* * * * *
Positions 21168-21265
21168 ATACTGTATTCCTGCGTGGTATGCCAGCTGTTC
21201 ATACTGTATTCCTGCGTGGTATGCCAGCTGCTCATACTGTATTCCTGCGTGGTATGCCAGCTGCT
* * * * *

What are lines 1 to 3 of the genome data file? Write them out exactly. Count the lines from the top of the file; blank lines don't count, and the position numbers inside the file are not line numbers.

Positions 21168-21265
21168 ATACTGTATTCCTGCGTGGTATGCCAGCTGTTC
21201 ATACTGTATTCCTGCGTGGTATGCCAGCTGCTCATACTGTATTCCTGCGTGGTATGCCAGCTGCT